Jonathan Rose Companies, L + M Development Partners and Acacia Network today announced the completion of the second and final phase of Sendero Verde’s $ 223 million financing, a 100 percent affordable, mixed-use passive house and enterprise green communities -Certified development in East Harlem.
The development includes 709 units of affordable housing, communal and social rooms, a school, publicly accessible open spaces, communal gardens and neighborhood retailing.
Phase two of Sendero Verde will include 347 units of affordable housing that will serve a variety of income brackets, from formerly homeless to 90% of the median income of the area, plus one unit of a superintendent. Once both phases are completed, Sendero Verde will include a senior and youth community center, school, community art space and other community facilities, as well as numerous green and open spaces for the East Harlem neighborhood. Construction of the second phase is scheduled to begin in the coming weeks and be completed in 2024. The project will have a 60 year regulatory agreement and will benefit from a 40 year tax break through Article XI.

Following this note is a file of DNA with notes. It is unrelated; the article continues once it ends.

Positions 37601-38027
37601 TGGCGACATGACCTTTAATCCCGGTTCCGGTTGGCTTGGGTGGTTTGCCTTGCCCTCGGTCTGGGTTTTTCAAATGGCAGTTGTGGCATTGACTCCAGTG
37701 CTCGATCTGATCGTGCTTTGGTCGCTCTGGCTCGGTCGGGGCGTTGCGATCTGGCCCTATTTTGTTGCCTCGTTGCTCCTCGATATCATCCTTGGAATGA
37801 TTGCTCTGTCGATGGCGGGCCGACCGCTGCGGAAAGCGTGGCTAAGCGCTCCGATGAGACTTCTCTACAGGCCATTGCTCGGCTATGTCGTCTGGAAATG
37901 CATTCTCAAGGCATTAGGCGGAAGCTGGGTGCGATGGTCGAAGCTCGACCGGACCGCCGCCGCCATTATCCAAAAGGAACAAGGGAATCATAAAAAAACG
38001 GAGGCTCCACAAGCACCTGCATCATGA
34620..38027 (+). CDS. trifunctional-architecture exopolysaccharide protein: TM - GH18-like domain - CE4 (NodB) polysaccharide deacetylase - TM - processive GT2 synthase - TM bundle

The second phase of Sendero Verde, worth $ 223 million, was funded by building loans from the New York City Housing Development Corporation and the New York Department of Housing Preservation and Development, with additional Resolution A funding from New York City Council and grants from NYSERDA. The project is also funded by a letter of credit from Citi Bank and a syndication of federal low-income residential tax credits and solar investment tax credits and New York State Brownfield Tax Credits to Goldman Sachs.
“Sendero Verde’s income mix, passive house design, plaza, gardens and more than 85,000 square feet of community space for education, youth and senior activities and health needs provide a model for the next generation of communities with opportunity,” said Jonathan Rose Companies President Jonathan FP Rose. “We are so grateful for the support from our neighbors and the local council, our partners and the city agencies that made this project possible.”
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